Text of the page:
One night, Christopher (Christy) Mahon, a slight young man, stumbles into a public house (tavern) in a village on the coast of County Mayo. Filled with fear, dirty and disheveled, he announces that he has been on the run for eleven days, ever since murdering his father by bashing him in the head with a loy which is an Irish spade employed for potato farming. ("He was a dirty man, God forgive him, and he getting old and crusty, the way I couldn't put up with him at all ... I buried him then. Wasn't I digging spuds in the field?") Entranced by the foolish Christy's story, the pub-keeper Michael James Flaherty and the villagers offer him asylum among them. To them, Christy is a brave hero, bold and forthright in his decisive action and his telling of it. Michael James' daughter Margaret (known as Pegeen Mike to one and all) is an earthy sort, engaged to marry Shawn Keogh, an extremely timid straight-laced lad. However, Pegeen now sets her cap for Shawn, as does the Widow Quin and all the other lasses about.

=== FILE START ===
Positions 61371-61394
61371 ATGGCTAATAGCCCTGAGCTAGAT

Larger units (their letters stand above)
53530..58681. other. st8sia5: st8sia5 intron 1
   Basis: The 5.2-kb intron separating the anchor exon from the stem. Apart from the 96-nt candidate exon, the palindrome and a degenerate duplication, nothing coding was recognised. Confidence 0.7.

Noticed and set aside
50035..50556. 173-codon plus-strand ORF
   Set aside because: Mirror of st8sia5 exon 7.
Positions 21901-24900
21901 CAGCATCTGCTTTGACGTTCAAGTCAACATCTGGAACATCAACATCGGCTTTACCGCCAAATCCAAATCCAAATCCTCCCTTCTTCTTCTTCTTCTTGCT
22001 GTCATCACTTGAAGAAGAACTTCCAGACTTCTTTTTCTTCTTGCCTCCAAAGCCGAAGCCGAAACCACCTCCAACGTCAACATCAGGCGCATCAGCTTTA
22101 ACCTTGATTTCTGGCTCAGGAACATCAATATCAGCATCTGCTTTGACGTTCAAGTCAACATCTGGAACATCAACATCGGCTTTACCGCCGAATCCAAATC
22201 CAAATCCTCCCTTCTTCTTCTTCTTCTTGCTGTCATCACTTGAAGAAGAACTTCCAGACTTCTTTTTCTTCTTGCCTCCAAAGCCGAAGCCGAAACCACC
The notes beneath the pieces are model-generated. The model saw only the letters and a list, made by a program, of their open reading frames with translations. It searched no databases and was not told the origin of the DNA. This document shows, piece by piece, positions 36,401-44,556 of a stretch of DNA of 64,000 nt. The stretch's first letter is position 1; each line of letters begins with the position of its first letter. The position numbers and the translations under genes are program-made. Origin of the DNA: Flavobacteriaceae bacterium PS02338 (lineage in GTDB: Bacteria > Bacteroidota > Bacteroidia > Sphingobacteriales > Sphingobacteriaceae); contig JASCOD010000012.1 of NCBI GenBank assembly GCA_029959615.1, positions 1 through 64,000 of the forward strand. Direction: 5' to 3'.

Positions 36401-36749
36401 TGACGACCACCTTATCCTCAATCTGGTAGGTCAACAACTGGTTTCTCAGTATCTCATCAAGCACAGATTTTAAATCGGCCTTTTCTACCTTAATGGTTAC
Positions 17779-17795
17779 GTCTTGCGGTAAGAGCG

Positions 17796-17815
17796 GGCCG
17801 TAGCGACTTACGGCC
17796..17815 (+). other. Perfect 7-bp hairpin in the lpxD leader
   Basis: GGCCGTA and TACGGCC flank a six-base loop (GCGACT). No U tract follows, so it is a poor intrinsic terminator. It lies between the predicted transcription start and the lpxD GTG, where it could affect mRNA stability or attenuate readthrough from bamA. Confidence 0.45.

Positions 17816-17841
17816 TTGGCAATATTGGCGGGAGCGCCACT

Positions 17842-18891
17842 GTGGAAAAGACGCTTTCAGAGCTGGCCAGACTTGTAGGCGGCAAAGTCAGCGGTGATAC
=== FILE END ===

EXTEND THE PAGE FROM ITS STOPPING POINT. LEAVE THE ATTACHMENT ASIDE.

The next morning, with her father's blessing, Pegeen succumbs to Christy's romantic blandishments and agrees to marry him. All is upended when Christy's father turns up battered but alive and in pursuit of his son ("It's the walking spirit of my murdered da ... Where'll I hide my poor body from that ghost of hell"). Pegeen and the villagers turn on Christy and excoriate him for being a liar and a coward. Motivated by his determination to win back the affection and the admiration of Pegeen and the villagers, Christy grabs hold of a loy and chases his father from the tavern and again bashes him in the head. Only this time the villagers (including Pegeen) are fearful of being implicated in his crime, and they set about to hang Christy for it. I'll tell you no more, other than to note that Pegeen foolishly concludes in regard to Christy, " ... I've lost him surely. I've lost the only Playboy of the Western World."